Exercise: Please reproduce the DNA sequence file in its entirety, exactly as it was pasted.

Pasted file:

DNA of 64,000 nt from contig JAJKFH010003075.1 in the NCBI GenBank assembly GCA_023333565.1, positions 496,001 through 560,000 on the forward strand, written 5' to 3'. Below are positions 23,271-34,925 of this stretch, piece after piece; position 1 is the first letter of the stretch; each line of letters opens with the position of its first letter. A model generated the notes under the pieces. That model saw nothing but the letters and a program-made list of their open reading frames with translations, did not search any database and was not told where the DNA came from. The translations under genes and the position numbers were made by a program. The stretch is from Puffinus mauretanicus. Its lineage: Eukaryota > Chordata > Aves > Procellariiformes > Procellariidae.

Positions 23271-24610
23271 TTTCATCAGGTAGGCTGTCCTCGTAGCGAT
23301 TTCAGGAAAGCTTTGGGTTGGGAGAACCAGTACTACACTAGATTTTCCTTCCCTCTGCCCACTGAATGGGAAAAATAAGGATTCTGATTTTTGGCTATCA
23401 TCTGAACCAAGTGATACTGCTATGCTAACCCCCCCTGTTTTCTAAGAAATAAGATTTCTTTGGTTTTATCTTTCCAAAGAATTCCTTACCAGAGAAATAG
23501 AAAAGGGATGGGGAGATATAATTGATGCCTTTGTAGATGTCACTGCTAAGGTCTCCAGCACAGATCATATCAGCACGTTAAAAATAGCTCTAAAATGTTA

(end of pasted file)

DNA of 64,000 nt from contig JAJKFH010003075.1 in the NCBI GenBank assembly GCA_023333565.1, positions 496,001 through 560,000 on the forward strand, written 5' to 3'. Below are positions 23,271-34,925 of this stretch, piece after piece; position 1 is the first letter of the stretch; each line of letters opens with the position of its first letter. A model generated the notes under the pieces. That model saw nothing but the letters and a program-made list of their open reading frames with translations, did not search any database and was not told where the DNA came from. The translations under genes and the position numbers were made by a program. The stretch is from Puffinus mauretanicus. Its lineage: Eukaryota > Chordata > Aves > Procellariiformes > Procellariidae.

Positions 23271-24610
23271 TTTCATCAGGTAGGCTGTCCTCGTAGCGAT
23301 TTCAGGAAAGCTTTGGGTTGGGAGAACCAGTACTACACTAGATTTTCCTTCCCTCTGCCCACTGAATGGGAAAAATAAGGATTCTGATTTTTGGCTATCA
23401 TCTGAACCAAGTGATACTGCTATGCTAACCCCCCCTGTTTTCTAAGAAATAAGATTTCTTTGGTTTTATCTTTCCAAAGAATTCCTTACCAGAGAAATAG
23501 AAAAGGGATGGGGAGATATAATTGATGCCTTTGTAGATGTCACTGCTAAGGTCTCCAGCACAGATCATATCAGCACGTTAAAAATAGCTCTAAAATGTTA